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Early Arrival: Landlord Fined After Threatening to Call ICE on Tenant

Monday's Edition of Early Arrival: House Republicans Fight Green Light Law  — Judge Considers Restricting Ability to Separate Families — US Signs Agreement With El Salvador, White House Ignored Guatemala Climate Report

A landlord in New York City has been ordered to pay a $5,000 fine to the city and $12,000 in damages after she threatened to call Immigration and Customs Enforcement on a tenant. New York’s Commission on Human Rights filed a claim against the landlord, Dianna Lysius, alleging she had texted and emailed the tenant to say she would call ICE if she didn’t pay her rent. The commission classifies threatening to call ICE as a form of discrimination. Lysius denied the claims against her and told The Wall Street Journal that the allegations were false. 

The tenant, Holly Ondaan, is from Guyana with European Union citizenship and was undocumented when the threats against her were made. She received her green card in July 2018. Lysius began eviction proceedings against Ondaan in January 2018 after Ondaan stopped paying rent in October 2017. In January, Lysius sent Ondaan a text message saying she’d call ICE if she didn’t pay rent that day and she later her sent her link to an article about ICE raids on 7-Elevens.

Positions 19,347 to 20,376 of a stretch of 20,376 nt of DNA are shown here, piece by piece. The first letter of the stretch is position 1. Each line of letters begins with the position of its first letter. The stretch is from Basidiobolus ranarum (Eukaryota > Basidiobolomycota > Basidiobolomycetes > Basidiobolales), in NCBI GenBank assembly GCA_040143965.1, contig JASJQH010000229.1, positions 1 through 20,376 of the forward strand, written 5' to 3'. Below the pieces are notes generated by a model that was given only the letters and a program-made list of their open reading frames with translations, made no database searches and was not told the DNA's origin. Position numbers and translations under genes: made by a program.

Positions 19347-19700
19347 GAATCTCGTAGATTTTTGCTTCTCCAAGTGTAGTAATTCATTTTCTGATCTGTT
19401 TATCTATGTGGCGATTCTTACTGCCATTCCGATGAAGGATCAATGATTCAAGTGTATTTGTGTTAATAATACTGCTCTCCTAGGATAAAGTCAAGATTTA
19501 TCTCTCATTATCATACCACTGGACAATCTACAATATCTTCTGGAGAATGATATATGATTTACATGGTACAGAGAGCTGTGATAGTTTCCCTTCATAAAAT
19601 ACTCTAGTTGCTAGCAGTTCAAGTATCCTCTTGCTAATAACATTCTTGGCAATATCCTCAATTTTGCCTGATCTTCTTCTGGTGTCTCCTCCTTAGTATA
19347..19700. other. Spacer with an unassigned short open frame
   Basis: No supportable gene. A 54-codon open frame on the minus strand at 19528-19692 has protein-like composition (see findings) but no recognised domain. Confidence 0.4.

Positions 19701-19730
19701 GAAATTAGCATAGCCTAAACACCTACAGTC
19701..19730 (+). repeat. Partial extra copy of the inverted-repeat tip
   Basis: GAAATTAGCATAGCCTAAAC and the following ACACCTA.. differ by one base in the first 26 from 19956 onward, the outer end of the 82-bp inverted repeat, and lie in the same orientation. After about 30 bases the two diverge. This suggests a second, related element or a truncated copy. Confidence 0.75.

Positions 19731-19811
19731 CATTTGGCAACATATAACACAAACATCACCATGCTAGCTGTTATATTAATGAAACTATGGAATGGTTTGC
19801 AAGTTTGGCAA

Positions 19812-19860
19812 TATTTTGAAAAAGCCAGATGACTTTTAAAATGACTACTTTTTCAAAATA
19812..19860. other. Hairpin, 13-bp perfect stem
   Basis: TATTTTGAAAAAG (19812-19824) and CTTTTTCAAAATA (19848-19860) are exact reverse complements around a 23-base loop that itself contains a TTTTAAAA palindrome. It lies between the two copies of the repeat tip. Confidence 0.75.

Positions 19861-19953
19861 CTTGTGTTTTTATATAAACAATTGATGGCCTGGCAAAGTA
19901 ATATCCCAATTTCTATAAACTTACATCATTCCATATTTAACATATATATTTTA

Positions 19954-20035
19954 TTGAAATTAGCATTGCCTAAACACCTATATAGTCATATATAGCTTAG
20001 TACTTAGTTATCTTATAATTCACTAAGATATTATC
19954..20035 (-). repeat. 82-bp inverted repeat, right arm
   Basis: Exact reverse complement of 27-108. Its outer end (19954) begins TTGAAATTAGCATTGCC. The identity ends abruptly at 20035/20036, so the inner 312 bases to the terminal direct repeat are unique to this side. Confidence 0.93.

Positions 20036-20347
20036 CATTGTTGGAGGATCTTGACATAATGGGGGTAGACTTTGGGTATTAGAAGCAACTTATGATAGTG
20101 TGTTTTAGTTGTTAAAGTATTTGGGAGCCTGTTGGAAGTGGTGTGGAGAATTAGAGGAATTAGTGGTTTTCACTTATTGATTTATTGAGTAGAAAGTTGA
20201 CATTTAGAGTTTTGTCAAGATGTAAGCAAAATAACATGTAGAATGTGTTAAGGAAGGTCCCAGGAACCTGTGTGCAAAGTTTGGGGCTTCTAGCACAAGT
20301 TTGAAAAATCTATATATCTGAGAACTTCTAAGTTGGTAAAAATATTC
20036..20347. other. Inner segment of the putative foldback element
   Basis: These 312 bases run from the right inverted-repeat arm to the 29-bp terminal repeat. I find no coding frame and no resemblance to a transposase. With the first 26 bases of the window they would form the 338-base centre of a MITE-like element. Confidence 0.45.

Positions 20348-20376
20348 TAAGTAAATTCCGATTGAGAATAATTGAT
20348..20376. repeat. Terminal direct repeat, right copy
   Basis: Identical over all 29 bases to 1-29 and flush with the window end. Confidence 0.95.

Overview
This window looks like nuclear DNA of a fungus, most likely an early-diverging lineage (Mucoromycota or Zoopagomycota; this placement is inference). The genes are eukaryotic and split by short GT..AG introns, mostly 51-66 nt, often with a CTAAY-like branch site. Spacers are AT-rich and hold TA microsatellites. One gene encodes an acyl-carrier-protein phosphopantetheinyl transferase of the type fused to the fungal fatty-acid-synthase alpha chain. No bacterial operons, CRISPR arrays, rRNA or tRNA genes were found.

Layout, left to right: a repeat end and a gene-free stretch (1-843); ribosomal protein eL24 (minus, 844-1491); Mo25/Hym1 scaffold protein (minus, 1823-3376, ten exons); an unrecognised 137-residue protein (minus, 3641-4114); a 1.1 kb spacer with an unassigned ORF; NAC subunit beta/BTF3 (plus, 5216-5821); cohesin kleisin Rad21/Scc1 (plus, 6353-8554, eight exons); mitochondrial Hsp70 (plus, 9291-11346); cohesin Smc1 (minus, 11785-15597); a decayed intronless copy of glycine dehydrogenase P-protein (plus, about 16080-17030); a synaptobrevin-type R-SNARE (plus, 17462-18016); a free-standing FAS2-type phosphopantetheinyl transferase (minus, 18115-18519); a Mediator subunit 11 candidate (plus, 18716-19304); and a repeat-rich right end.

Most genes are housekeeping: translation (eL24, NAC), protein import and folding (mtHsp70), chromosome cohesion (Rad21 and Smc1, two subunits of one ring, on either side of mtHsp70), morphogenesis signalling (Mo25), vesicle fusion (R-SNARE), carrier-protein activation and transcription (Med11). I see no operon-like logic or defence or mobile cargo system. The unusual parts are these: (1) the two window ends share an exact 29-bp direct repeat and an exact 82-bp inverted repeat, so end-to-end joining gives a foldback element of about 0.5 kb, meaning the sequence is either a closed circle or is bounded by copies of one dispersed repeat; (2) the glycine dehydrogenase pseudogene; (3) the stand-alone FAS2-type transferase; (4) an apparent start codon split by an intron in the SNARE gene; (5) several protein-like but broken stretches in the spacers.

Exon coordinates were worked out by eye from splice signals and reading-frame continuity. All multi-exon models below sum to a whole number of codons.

According to the New York Commission on Human Rights, the case is the first of its kind nationwide. It is one of 160 inquiries made to the commission in 2018 related to housing discrimination based on immigration status. The Wall Street Journal


House Republicans Fight Green Light Law  

A group of congressional Republicans from New York asked the Justice Department on Thursday to evaluate the constitutionality of the Green Light NY bill, which grants undocumented immigrants the right to get state driver’s licenses. In a letter to Attorney General William Barr, six members of Congress argued the law could cause voter fraud and make it harder to enforce immigration laws. The letter comes as two upstate county clerks have filed federal lawsuits challenging the law. They have both committed to not issuing licenses to undocumented immigrants when the law goes into effect in December. NNY 360